My husband was recently given a new Playstation 3 through a promotion from one of his suppliers. So of course, this meant a trip to our local game shop to buy a new game to play on it. No, we didn’t go to EB Games or JB Hi-fi. Not even Big W or Kmart. We went to a small local business called Sunbury that my husband has been a customer of for the past 21 years.
Yes folks, you read it right. 21 YEARS. He has been buying games from this shop since he was a teenager. From his Atari console (remember them?) to his most recent game purchase for the new PS3, he has purchased them all from this one store. Sure, we’ll go to the big stores and have a look at new releases, but we will always go to Sunbury to make the actual purchase.
As business owners, we all dream of finding that client who is loyal and stay with us for years. In today’s competitive environment, price seems to be the key to getting new customers. Consumers are given so much choice that they can afford to shop around and tend to go the business that gives them the best price. If they think that what you’re offering is too expensive or someone else gives them a better price, they switch.
For anyone providing a service or selling a product, this means that it’s now becoming more difficult to retain customers for the long term. So I decided to find out from my other half what keeps him coming back and how this store has managed to instil such unswerving loyalty in such a fickle industry.
As he tends to ramble on, I’ll just give you the main points that he came up with:
My husband has known the husband and wife team who own the business since he was 15. He has seen their 3 daughters grow up from when they were babies – the oldest of them is now in her final year at university. They have also seen our relationship grow from when we started dating, to when we got married, when our son was born up to now, when he’s just about to start school.
Once you have a relationship with your customer, it’s becomes much harder to go to someone else than it would if that relationship didn’t exist. In some cases, it almost feels like a betrayal (I know my husband felt bad the couple of times he went elsewhere for a game). This may be why it’s so easy to change Telcos or insurance providers. Their customers are treated so impersonally that as a result, the customers do not have that engagement and feel no remorse for switching to another provider.
Get to know your customer. By taking an interest in them, you show that you’re not treating them like another number. If you have a large number of customers, keep a database with details like their birthday, when they first purchased from you, kids birthdays, spouses’ birthdays, etc. Send a card/e-card or make a quick phone call on these days.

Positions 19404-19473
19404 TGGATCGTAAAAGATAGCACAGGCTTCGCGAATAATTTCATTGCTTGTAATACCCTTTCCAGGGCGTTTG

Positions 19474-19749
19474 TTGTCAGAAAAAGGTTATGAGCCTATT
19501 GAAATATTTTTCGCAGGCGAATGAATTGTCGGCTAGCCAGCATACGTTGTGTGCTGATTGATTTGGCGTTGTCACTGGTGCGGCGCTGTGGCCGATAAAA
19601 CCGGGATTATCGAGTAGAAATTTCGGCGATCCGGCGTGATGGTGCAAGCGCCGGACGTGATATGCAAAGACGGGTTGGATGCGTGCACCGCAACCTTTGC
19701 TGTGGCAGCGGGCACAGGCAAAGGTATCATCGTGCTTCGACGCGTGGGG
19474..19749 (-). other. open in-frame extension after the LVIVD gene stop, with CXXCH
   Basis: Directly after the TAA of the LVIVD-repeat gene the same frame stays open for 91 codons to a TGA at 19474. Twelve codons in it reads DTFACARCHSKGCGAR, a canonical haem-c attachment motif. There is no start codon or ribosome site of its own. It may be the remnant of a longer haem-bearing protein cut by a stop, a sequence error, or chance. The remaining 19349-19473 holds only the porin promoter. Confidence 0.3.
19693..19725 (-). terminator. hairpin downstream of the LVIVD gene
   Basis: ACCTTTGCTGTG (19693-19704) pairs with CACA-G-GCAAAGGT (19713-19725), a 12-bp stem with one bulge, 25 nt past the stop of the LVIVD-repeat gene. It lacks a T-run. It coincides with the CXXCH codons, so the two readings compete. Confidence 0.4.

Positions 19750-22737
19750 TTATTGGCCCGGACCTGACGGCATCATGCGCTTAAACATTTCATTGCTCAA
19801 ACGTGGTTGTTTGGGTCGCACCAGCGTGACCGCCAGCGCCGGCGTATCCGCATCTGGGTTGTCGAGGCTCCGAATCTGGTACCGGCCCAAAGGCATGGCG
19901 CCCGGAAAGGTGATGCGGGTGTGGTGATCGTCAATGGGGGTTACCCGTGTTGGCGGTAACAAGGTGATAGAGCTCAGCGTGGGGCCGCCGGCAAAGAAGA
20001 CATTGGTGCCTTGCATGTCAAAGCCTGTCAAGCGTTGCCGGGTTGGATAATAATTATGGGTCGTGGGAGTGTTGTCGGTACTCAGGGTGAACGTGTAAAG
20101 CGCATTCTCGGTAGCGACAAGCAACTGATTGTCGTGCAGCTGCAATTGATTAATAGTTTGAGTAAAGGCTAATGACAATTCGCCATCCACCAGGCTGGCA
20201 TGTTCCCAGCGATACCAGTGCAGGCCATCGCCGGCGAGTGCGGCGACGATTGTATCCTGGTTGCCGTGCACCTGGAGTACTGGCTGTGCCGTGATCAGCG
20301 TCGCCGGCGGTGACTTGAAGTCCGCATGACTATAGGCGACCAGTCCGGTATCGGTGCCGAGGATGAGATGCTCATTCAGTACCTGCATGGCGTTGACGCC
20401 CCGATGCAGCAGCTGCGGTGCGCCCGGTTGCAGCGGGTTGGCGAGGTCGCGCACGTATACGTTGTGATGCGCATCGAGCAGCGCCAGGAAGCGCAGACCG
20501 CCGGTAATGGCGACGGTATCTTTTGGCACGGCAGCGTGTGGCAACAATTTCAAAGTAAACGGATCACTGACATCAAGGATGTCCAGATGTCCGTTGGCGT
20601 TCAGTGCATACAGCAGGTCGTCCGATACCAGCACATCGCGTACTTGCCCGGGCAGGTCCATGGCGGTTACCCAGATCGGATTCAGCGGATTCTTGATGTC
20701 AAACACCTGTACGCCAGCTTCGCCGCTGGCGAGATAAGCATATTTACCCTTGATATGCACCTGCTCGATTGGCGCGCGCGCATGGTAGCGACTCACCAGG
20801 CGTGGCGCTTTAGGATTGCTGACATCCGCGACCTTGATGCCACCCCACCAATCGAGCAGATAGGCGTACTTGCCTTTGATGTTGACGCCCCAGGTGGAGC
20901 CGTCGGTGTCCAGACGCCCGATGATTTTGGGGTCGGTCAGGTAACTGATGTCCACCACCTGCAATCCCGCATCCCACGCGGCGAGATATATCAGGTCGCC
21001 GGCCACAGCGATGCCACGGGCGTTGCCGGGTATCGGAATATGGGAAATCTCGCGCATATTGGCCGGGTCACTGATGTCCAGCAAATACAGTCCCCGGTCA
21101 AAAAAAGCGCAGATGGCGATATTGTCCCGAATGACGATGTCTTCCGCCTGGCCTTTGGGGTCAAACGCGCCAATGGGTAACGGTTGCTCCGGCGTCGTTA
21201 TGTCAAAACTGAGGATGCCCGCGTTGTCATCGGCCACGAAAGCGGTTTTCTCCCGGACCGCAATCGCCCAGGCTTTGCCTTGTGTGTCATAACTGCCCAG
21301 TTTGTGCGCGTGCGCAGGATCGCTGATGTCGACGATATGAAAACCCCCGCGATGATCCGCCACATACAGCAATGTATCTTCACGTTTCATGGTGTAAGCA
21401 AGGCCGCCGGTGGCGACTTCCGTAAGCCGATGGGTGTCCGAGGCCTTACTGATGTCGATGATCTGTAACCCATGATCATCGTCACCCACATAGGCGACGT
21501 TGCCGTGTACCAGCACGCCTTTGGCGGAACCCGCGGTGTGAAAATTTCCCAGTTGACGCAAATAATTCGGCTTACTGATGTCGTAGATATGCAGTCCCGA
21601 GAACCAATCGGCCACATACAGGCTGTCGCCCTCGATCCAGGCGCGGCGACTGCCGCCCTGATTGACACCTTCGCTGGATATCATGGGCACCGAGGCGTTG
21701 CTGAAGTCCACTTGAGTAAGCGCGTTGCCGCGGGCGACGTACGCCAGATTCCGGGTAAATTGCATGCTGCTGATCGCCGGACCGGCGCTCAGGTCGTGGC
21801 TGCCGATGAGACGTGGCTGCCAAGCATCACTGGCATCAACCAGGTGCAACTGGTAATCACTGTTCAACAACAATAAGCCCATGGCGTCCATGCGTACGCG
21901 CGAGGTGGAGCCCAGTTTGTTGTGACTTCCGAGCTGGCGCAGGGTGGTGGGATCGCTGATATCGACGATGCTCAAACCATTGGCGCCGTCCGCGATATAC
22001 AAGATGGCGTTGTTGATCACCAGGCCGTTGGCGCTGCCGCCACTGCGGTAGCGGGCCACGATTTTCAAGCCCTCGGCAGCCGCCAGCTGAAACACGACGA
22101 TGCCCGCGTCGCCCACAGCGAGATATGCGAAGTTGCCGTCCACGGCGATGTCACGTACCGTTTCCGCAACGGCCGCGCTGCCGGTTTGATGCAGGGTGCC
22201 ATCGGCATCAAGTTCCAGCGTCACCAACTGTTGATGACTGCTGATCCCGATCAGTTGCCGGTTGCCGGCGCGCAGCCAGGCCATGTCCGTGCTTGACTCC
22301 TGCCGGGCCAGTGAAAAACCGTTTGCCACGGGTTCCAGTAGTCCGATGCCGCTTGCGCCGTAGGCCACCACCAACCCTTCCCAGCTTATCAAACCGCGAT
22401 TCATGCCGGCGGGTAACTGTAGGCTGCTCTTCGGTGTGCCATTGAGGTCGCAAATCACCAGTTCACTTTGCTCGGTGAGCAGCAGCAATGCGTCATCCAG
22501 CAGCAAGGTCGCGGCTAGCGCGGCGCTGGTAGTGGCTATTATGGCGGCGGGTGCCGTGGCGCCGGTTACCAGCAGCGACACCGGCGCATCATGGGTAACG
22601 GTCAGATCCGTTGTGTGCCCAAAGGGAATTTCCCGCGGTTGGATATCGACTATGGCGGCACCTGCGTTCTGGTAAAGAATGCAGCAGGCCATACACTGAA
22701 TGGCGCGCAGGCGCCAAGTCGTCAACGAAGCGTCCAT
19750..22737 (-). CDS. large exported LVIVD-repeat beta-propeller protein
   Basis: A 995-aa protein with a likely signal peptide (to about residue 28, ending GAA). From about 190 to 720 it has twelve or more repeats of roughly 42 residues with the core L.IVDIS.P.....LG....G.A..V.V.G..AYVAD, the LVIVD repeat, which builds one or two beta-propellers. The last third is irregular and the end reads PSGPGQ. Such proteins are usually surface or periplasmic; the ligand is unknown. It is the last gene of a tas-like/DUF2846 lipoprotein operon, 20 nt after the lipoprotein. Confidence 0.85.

Exceptional customer service
When we walk into Sunbury, we are greeted with huge smiles, handshakes, kisses and hugs for the little one. While we’re in the store, we talk, they tell us about new games coming out, which new releases are popular, and what else has been happening with them and their family. Regardless of whether we buy anything or not, we are treated the same. Even if the store is busy, we are always looked after. In fact, there are times when we have to tell them to serve other people in the shop because they’re busy talking to us!
Making your customer feel important is crucial to your business because they ARE important. Remember your first customer/client and how excited you were? How much did you value that client? Did you overservice them to make sure that they were happy? I know I did. By treating every customer as if they’re your only customer will go a long way in building that loyalty.
Our loyalty is appreciated, and this shows. We are given discounts when they can provide it and free stuff. Last visit, we were given a huge 25th Anniversary Super Mario Bros poster for my son (who is obsessed with all things Mario). We are also given an endless supply of styluses for my son’s DS at no charge. Compared to this, why would I go anywhere else?
I give my clients a fee discount when they exceed a certain number of hours within each billing cycle. Sometimes when I find a good book, I will give a copy to a particular client who I know will like it too. This Christmas, each client will receive a present that’s been picked especially for them.
We all love surprises. By giving your customers rewards, even small ones, this shows them that you appreciate their business. The effect is even greater when it’s unexpected.
Loyalty may be a personality trait. My husband is a serial loyal customer; he has been with the same hairdresser for over 10 years and for the past 5 years, we have been going to the same cake shop as well.
Create a profile of your perfect customer and find what other businesses/services they use. Partner with these businesses to attract these serial loyal customers by offering rewards for each other’s customers.
Remember – humans are creatures of habit. From what I’ve observed, not just from my husband, is that in order to get regular customers to become loyal customers you need to become part of their routine. Integrate your business within their schedule and you become a part of their life and not a separate entity.
So from tomorrow, why not take the steps to find not just a customer, but a loyal customer.